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Regional Anesthesiology
* A relatively unheralded field, in which dentistry and the commercial
manufacturers of local anesthetics have made a noteworthy contribution,
is that of regional anesthesiology.
The advancement of local anesthetics has developed as a result of ex-
-tensive research in many fields, including anatomy, biochemistry, phar-
macology, bacteriology, and physiology. Starting with the article which
appears below, written by Dr. Milton Asbell, a noted dental historian, the
Newsmonthly will present to its readers various papers on'the 'field of
regional anesthesiology.
This series of articles is meant to serve as a tribute to American den-
tistry for its role in developing the field of local anesthesia to the.advanced
stage at which it stands today. Credit must be given, also, to the phar-
maceutical industry and its research scientists for their outstanding con-
tributions to this field. LIONEL GOLD, D.D.S., Camden, New Jersey
An Historical Sketch on Local Anesthesia
Milton B. Asbell, D.D.S., M.Sc.*
* If local anesthesia denotes an Egyptians [moistening it with wine
insensibility to pain in a particular or vinegar caused the escape of a
portion of the body, it should be "gas" (carbolic acid?) to numb the
noted that the procedure, in one part with which it came in con-
form or another, has been prac- tact]1.
ticed for thousands of years. The Perhaps the first successful meth-
ancient surgeons of the Near East od of alleviating pain was the pres-
used the anesthetic properties of sure upon nerve trunks attributed
hemp; the compression of the ca- to the Arabs centuries ago. This
rotid artery, causing partial brain tradition was carried on through
anesthesia, was known to the Assy- succeeding centuries to Ambrose
rians; the Greeks utilized ointments, Pare (1510-1590) and to John
lotions and other plant concoctions Hunter (1728-1793).2 The use of
for their sedative and analgesic a refrigerant dates from Marcus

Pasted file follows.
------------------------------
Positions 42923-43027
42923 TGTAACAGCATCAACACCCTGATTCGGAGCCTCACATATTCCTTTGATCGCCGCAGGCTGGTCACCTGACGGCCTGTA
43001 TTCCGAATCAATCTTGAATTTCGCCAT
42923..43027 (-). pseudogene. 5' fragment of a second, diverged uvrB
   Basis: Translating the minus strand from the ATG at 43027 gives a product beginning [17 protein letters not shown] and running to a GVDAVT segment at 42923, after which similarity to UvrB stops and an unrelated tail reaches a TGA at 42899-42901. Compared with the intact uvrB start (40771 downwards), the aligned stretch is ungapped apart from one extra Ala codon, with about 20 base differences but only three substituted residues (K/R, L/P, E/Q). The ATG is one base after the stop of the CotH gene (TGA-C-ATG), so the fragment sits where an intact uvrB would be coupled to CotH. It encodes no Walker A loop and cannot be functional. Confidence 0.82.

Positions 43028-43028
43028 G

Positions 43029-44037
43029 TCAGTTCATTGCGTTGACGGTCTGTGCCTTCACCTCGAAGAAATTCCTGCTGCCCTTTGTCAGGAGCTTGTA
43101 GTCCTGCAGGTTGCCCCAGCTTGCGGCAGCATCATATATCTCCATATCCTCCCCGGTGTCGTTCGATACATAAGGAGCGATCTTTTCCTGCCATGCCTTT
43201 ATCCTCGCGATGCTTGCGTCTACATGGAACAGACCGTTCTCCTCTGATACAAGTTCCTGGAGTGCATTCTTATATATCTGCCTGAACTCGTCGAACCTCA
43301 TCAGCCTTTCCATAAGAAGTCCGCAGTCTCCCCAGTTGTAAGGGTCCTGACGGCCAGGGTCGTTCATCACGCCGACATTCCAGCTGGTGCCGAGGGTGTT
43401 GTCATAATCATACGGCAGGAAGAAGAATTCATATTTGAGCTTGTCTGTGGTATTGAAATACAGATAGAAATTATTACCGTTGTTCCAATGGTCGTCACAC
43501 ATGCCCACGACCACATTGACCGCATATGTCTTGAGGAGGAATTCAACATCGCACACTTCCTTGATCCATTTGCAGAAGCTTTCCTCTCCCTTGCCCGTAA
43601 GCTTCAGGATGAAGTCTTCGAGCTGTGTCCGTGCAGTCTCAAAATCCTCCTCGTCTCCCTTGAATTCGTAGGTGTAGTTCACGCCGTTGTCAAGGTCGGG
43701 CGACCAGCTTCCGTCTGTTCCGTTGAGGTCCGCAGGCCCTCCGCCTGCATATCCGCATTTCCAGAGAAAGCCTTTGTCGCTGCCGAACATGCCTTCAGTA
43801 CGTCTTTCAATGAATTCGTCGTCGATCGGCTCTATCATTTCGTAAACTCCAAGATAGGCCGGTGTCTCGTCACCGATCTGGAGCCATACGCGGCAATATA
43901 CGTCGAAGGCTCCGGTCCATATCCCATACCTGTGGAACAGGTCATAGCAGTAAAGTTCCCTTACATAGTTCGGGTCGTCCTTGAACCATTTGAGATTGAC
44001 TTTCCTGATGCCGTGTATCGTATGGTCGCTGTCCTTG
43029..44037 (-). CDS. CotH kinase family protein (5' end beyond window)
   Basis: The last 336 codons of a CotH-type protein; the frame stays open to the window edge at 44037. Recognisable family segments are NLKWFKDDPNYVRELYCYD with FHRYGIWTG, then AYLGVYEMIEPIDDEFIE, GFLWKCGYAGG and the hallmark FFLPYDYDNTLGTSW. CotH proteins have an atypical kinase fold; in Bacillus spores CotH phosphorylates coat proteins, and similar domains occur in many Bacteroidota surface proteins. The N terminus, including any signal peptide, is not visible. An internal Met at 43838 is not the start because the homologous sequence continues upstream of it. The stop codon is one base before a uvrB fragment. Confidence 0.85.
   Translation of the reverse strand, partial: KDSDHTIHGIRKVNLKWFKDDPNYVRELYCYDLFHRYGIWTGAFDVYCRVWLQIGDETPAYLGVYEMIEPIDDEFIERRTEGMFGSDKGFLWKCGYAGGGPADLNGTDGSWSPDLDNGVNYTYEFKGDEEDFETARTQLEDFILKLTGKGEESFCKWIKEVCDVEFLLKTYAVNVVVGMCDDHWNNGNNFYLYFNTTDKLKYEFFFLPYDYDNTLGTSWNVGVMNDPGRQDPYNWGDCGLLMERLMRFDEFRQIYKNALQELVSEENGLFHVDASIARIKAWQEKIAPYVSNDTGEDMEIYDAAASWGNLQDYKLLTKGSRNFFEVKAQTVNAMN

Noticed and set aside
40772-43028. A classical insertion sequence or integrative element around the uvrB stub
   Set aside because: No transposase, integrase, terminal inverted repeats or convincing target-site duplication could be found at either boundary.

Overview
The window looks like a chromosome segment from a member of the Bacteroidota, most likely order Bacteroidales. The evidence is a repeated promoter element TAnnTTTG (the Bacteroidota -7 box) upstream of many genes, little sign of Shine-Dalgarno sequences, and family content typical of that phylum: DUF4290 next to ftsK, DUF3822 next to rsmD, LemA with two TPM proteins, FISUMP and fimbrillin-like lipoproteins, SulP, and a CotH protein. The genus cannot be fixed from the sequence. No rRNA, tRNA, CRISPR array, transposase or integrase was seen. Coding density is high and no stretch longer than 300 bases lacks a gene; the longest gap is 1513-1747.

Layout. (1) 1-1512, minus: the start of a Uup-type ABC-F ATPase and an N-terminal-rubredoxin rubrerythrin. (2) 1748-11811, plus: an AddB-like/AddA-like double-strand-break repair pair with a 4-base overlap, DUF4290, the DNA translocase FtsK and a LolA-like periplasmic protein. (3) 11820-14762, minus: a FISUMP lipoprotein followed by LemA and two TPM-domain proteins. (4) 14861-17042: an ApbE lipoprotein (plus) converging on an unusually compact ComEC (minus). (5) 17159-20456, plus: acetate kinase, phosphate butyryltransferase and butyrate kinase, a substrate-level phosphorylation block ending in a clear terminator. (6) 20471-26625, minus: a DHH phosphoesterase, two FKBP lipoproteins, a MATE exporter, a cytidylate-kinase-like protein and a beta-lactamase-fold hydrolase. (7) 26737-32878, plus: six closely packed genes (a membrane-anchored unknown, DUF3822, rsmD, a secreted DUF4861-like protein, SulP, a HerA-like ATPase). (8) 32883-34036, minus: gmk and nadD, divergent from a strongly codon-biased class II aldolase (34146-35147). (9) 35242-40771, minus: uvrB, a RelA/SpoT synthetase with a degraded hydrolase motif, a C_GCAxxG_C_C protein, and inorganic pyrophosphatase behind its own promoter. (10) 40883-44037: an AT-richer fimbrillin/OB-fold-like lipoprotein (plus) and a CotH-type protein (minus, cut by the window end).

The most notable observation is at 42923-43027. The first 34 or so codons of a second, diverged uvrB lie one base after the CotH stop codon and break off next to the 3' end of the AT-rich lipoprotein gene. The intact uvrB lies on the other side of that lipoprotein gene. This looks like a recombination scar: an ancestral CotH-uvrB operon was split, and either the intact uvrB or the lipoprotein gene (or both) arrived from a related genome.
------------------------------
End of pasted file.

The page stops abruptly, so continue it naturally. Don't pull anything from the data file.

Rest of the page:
properties; the famous "stone of Aurelius Servinus (16th Century)
Memphis" was employed by the who used snow to induce local
anesthesia.3 The natives of ancient
* Head Dept. of Dental History and
Literature,. Seton Hall University, Col-
Peru knew about the anesthetic
lege of Medicine and Dentistry. qualities of the coca plant.
In modern times, the earlier ef- mankind. In 1885, J. Leonard Corn-
forts in local anesthesia were made ing of New York first suggested and
by Europeans. For example, Francis demonstrated the method of block-
Tynd of Dublin tried to administer ing nerve trunks through the use
drugs hypodermically as early as of an anesthetic solution. In 1903,
1845, as did Charles P. Pravaz of when he introduced his method of
Paris in 1851. In 1853 Alexander spinal anesthesia as a substitute for
Wood introduced the hypodermic general, it may be said that this
syringe.4 In the 1860's ether, used was the beginning of nerve block
as a spray for its local anesthetic anesthesia. In 1885, William S.
properties, was introduced by Ben- Halstead of New York and Balti-
jamin W. Richardson of England.5 more, following the findings of
It is of greatest interest to note Corning, blocked the inferior den-.
that in 1859 Walter F. Brindley tal nerve. He emphasized the im-
published the first work on the portance of employing a very
"freezing" technic in dentistry, dilute solution. Together with Hall,
Painless Dental Surgery. A Popular at this time, he also first introduced
Treatise on Congelation: Its Ef- the infiltration method of produc-
ficiency and Safety in Producing ing local anesthesia in a localized
Insensibility to Pain in Cases of part. This was the beginning of
Tooth Extraction and other Dental dental local anesthesia.6 Halstead
Operations. It was in 1884 that was honored by the National Den-
Carl K611er of Germany demon- tal Association in 1921 with a gold
strated the anesthetic action of medal given "in grateful recognition
cocaine. of his original researches and dis-
America Birthplace of Local coveries upon which the technic of
local and neuro-regional anesthesia
and General Anesthesia in oral and dental procedures" is
It should be a matter of great founded.7
pride to the physicians and dentists Various technics were soon pro-
in the United States that it was mulgated. To be mentioned are:
through the efforts of American regional or circular by Hacken-
men that this country can be called bruch, extraoral infiltration by
the birthplace of both general and Schleich, submucous and subperi-
local anesthesia. For it was through osteal infiltrations, the peridental,
their efforts that anesthesia became the pressure method developed by
internationally recognized as one Morton and Briggs and the high
of the greatest contributions to pressure method attributed to
Meyers, Ingalls, Jackman and developed by von Heyden, and
Sapp.8 apothesin by Woodbridge. In 1922,
Many members of the dental pro- Schuleman developed tutocaine
fession experimented with various and, in 1924, isocaine; Miescher
forms of cocaine in the production also developed nupercaine.1l' 12 Leo